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Santino Iamunno was born without most of his right hand, and the 11-year-old tends to keep that hand in his pocket when around new people, just to avoid the questions. But that’s not something he worries about at Camp No Limits, where all the young campers are dealing with limb loss or limb differences.
Founded in 2004, Camp No Limits holds sessions in Maine, Missouri, Maryland, Florida, Idaho, Arizona, Texas, California and a special one in Connecticut, where the counselors are physical and occupational therapy students at Quinnipiac University, a private school with about 9,000 undergraduate and graduate students.
At the four-day program, campers stay in the Quinnipiac dorms, attend physical therapy sessions, learn about prosthetics and other equipment and are taught life hacks such as how to tie their shoes, put their hair in a ponytail or climb stairs. They also can challenge themselves physically with activities such as learning or relearning how to ride a bicycle and trying out sled hockey.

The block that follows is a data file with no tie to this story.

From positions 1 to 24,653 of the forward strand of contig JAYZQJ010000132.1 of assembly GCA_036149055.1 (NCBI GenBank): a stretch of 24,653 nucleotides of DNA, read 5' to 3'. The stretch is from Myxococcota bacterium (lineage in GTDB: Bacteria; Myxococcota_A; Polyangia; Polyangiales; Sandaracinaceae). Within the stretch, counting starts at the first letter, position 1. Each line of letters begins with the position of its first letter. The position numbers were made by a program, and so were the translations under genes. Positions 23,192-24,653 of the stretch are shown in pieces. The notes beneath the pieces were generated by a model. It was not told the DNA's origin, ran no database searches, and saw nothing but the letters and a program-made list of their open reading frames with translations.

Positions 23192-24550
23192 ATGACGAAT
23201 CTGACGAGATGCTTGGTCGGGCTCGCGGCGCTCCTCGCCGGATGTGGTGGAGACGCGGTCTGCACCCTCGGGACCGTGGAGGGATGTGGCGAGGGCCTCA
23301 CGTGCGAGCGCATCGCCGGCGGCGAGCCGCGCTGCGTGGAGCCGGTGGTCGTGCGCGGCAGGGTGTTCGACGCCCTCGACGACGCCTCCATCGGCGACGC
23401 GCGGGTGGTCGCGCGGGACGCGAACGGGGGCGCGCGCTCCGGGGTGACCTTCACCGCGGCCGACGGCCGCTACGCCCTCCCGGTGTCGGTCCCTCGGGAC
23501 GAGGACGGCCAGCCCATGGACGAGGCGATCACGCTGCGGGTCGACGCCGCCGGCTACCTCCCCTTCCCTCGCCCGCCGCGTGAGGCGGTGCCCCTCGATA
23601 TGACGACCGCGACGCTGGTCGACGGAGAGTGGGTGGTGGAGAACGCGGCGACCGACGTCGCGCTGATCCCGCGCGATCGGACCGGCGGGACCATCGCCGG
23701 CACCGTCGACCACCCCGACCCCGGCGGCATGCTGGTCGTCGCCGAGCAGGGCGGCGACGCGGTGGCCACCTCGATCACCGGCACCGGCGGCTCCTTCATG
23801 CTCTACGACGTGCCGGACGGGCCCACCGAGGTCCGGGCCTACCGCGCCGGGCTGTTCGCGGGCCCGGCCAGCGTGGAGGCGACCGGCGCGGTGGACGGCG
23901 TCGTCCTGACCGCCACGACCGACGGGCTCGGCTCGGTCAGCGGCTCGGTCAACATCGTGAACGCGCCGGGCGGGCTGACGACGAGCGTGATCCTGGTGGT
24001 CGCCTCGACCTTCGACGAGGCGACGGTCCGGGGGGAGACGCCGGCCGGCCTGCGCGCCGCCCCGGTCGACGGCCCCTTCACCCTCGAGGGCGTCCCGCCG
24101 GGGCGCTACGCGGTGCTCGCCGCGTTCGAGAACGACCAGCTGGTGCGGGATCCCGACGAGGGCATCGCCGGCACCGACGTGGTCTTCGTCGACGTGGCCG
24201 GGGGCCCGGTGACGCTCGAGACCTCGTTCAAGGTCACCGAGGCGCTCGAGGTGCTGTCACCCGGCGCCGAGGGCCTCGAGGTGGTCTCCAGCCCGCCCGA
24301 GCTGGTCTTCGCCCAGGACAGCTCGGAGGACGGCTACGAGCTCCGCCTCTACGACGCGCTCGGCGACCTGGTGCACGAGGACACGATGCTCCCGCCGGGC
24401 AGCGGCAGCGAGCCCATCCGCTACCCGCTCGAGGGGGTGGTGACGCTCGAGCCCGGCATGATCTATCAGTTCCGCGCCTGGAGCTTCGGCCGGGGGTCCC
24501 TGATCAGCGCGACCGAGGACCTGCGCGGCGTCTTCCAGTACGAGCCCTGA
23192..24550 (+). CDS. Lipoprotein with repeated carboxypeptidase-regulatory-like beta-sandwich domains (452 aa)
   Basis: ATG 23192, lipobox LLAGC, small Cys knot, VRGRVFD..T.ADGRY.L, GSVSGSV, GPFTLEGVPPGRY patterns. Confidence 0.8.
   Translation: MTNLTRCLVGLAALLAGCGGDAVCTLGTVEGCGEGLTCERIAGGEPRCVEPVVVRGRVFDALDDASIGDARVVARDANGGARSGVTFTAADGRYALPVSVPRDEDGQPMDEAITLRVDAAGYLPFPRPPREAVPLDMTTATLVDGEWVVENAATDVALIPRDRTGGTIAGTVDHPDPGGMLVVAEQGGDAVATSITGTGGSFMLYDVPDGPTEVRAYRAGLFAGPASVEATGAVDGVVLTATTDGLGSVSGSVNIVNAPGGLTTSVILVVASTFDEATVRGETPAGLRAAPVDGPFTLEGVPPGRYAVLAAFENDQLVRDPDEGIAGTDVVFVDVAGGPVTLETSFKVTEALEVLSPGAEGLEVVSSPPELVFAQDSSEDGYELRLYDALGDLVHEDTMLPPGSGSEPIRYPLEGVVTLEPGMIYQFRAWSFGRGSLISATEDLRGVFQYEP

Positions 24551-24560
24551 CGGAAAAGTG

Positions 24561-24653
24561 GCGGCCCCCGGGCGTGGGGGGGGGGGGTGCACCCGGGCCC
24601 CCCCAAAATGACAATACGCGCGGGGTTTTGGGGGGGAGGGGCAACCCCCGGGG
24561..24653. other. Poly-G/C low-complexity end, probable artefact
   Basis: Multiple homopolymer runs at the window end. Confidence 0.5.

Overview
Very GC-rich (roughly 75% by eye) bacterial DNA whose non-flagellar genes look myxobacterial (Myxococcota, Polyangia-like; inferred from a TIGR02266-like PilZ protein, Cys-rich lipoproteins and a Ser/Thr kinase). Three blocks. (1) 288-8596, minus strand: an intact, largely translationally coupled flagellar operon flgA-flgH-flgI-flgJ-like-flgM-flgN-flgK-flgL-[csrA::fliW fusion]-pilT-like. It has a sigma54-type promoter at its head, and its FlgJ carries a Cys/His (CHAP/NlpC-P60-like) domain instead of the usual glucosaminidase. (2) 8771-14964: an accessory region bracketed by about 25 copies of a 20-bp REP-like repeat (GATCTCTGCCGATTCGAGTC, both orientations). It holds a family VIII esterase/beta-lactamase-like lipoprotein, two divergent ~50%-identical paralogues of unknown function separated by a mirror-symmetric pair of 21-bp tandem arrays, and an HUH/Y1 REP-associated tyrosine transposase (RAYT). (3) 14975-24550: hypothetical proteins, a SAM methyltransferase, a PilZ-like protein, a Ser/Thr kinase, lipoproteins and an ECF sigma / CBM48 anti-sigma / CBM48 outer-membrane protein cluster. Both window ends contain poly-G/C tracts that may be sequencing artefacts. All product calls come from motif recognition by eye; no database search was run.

Jeni Rhodes’ 8-year-old daughter Anya lost her left leg to cancer. She said seeing Anya push herself at camp to overcome obstacles and experience joy again has been special. “She was able to get on a bike today and for the first time since her amputation last year,” Rhodes said. “So it’s a big opportunity not only to just be around other people and differences, but also for her to try new things.”
Many of the campers are accompanied by parents and siblings who also stay overnight, participate in some of the activities and create bonds with other families.
Rosanne Keep, of North Wales, Pennsylvania, came with her 12-year-old daughter Mariam, who was born with a congenital condition that led to the amputation of her right foot in January. She said the opportunity to meet other kids with limb differences and their families has been good for both her daughter and her.
“There are other kids out there, but depending on what circles you travel in, you just don’t see them that often,” Rosanne Keep said. “So it’s a good opportunity for her to meet some other kids, talk about, you know, what they’re going through, and also just as parents to meet other parents who are facing the same difficulties. It’s just good mentally.”
This article was provided by The Associated Press.